This panel discussion brings together artists, conservationists, and activists to discuss how the recovery of wildlife and ecosystems can support global objectives for biodiversity, climate, and people. It will explore the role of large mammals in triggering the recovery of ecosystems around the world, the impact of reforestation in urban areas, and the ways art can engage living ecosystems and invite viewers to participate in the protection of the natural world.
Participants include artist Doug Aitken, who explores environmental conditions through photography, sculpture, multichannel video, sound, and immersive installation; Karl Burkart, Deputy Director of One Earth and formerly the Director of Media, Science & Technology at the Leonardo DiCaprio Foundation; Elise Van Middelem, a Creative Brand Strategist and founder of SUGi, which is a global network that creates ultra-dense biodiverse forests; and biologist Carly Vynne, whose innovations in ecosystem mapping has led to the preservation of species all over the world. The panel is moderated by independent curator Temple Shipley.
Museum hours will be extended until 6:30pm. Please come early to enjoy the museum before the panel begins.
Doug Aitken is an artist whose work explores every medium; from sculpture, film and installations to architectural interventions. His films often explore the modern condition, and his installations create immersive cinematic experiences. He has collaborated with numerous artists and musicians and his artwork has been exhibited in hundreds of museums and galleries around the world. The sleepwalkers exhibition at MoMA in 2007 covered the museum’s exterior walls with moving-image projections. In 2012 SONG 1 wrapped the Hirshhorn Museum in Washington DC with a 360-degree panoramic video projections. Mirage, a site-specific sculpture that takes the form of a home completely covered in mirrors and set in the heart of the Californian desert was installed in 2017. It has also been installed in Detroit, MI (2018) and in Gstaad, Switzerland (2019-2021). In July 2019 he launched New Horizon, a multifaceted art event challenging the notion of art in the 21st-century. The project was composed of a series of live events across the state of Massachusetts, centered around a stunning reflective hot air balloon and gondola. In 2022, a large scale survey of his artwork was featured in a solo exhibition at the Museum of Contemporary Art in Sydney.
Karl Burkart is the Deputy Director of One Earth, and formerly the Director of Media, Science & Technology at the Leonardo DiCaprio Foundation. One Earth supports academic institutions and NGOs working on the cutting edge of climate and energy science, biodiversity mapping, and sustainable food systems. Through grantmaking and development capacity, the program is particularly focused on scaling innovative applications in big data, remote sensing, and artificial intelligence to accelerate land and ocean conservation efforts. Karl also oversees production and distribution of content across One Earth’s website and social media properties, along with award-winning initiatives such as We Love the Earth and the Global Safety Net, which was just named a "World Changing Idea" by Fast Company. Karl is co-author of “A Global Deal for Nature: Guiding Principles, Milestones, and Targets”, a groundbreaking paper published in Science Advances in 2019 that sets out the evidence base for an ambitious conservation agenda.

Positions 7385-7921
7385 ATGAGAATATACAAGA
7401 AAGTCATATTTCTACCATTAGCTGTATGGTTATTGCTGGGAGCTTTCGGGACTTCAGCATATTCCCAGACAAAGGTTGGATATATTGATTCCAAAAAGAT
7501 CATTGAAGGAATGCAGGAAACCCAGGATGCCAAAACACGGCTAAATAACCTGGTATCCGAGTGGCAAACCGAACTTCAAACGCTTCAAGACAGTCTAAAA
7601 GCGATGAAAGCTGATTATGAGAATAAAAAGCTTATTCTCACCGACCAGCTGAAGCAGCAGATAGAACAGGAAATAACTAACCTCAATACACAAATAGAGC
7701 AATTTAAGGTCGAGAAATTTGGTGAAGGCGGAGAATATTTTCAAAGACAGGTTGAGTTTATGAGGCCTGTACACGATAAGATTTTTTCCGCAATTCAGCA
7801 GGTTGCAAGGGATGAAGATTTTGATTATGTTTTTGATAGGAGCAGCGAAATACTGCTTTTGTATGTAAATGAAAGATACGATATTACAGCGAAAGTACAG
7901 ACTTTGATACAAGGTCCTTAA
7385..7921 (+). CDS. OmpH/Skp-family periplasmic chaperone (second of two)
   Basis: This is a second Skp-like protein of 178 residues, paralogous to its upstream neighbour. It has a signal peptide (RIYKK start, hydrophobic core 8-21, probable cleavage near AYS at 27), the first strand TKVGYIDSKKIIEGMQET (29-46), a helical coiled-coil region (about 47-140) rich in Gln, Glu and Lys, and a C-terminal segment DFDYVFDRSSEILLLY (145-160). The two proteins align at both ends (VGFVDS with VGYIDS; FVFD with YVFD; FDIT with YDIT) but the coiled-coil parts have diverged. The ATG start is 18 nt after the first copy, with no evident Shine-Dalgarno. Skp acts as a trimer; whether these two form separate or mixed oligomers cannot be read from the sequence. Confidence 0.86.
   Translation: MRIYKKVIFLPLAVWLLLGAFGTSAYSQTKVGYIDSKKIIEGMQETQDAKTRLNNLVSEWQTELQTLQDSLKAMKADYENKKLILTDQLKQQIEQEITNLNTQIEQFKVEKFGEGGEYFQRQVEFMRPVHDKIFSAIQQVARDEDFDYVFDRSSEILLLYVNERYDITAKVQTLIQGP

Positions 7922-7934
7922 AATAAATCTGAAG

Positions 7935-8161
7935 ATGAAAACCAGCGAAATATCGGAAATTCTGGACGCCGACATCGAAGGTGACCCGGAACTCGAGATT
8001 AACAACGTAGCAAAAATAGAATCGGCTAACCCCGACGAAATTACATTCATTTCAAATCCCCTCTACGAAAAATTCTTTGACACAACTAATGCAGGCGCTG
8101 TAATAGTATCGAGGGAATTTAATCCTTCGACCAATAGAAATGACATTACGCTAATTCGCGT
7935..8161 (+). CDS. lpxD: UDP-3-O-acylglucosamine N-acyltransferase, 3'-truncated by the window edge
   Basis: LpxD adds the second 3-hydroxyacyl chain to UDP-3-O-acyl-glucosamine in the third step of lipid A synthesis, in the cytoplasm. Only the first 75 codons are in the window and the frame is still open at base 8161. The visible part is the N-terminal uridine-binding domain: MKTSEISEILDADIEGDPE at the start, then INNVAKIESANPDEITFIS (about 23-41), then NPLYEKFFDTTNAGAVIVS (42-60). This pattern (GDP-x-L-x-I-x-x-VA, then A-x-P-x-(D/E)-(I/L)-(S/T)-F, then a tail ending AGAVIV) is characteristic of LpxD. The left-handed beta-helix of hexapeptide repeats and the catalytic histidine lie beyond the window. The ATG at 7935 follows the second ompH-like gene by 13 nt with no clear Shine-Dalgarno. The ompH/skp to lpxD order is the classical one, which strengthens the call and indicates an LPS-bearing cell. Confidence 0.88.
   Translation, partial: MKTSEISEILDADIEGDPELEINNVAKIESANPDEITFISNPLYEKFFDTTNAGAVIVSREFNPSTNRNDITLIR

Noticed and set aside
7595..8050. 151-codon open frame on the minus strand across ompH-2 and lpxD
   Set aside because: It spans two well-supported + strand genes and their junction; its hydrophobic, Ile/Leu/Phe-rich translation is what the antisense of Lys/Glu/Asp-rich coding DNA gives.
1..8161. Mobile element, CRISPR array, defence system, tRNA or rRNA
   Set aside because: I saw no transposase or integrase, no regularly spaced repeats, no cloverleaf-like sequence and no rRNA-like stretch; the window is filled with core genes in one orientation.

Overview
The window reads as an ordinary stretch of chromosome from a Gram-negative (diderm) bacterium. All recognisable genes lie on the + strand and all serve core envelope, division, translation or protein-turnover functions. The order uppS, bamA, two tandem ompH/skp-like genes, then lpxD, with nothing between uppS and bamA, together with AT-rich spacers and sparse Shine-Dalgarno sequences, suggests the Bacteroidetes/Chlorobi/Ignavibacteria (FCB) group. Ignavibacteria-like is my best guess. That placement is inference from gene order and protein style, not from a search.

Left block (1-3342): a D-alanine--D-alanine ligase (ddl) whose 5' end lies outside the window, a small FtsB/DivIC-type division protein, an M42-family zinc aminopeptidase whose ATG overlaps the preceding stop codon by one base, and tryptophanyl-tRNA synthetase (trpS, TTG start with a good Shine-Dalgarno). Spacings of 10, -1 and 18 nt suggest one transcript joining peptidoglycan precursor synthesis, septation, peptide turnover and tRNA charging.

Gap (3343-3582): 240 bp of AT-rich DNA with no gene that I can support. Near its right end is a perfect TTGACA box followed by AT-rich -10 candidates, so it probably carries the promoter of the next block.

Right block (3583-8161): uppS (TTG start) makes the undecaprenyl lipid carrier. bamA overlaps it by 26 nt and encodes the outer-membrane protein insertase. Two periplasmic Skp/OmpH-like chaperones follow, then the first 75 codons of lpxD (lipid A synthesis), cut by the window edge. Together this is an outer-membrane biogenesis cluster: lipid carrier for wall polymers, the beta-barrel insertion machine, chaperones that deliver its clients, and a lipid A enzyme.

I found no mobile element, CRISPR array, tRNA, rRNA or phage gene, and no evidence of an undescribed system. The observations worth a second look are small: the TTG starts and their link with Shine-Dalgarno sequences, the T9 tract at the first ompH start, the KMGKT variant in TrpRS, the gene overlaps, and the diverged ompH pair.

Elise Van Middelem is a Creative Brand Strategist with 16+ years of experience developing large scale interdisciplinary projects; from conception through execution. It was during a trek in Upper Mustang that the idea of SUGi was born. SUGi is the union of her two passions, Art & Nature, under one purpose: to empower anyone anywhere in the world to become a biodiversity builder.
Carly Vynne is the Director of RESOLVE’s Biodiversity and Climate Team, which designs and catalyzes innovative solutions to conserve nature. In her role, Carly provides science support for global biodiversity research and conservation projects, oversees the Quick Response Fund for Nature, and works with local communities to support land planning. She has led a number of field-based wildlife studies, including a six-year study of maned wolves, giant anteaters, and jaguar of the Cerrado grasslands. Recently, Carly co-founded TerrAdapt, a dynamic, spatial decision support tool for land managers. Carly holds a B.A. in Environmental Studies from Middlebury College and a PhD in Biology from the University of Washington.
Temple Shipley is a curator of private collections of contemporary art and advises collectors on sustainable collection practices. She serves on the board of Sweet Pass Sculpture Park, an artist-run exhibition space situated in the endangered Texas Blackland Prairie. She has served on the curatorial teams at the Dallas Museum of Art and Art Institute of Chicago's Department of Architecture & Design. She earned her B.A. in Art History from the University of Chicago.
MOCA’s environmental programming series highlights the museum’s work around climate, conservation, and environmental justice. Guided by the work of the MOCA Environmental Council, the first sustainability council at a major arts museum in the United States, this series presents artists, activists, and scholars committed to critical ecological issues in Los Angeles and globally.
The 2022 series is made possible by Nora McNeely Hurley and Manitou Fund.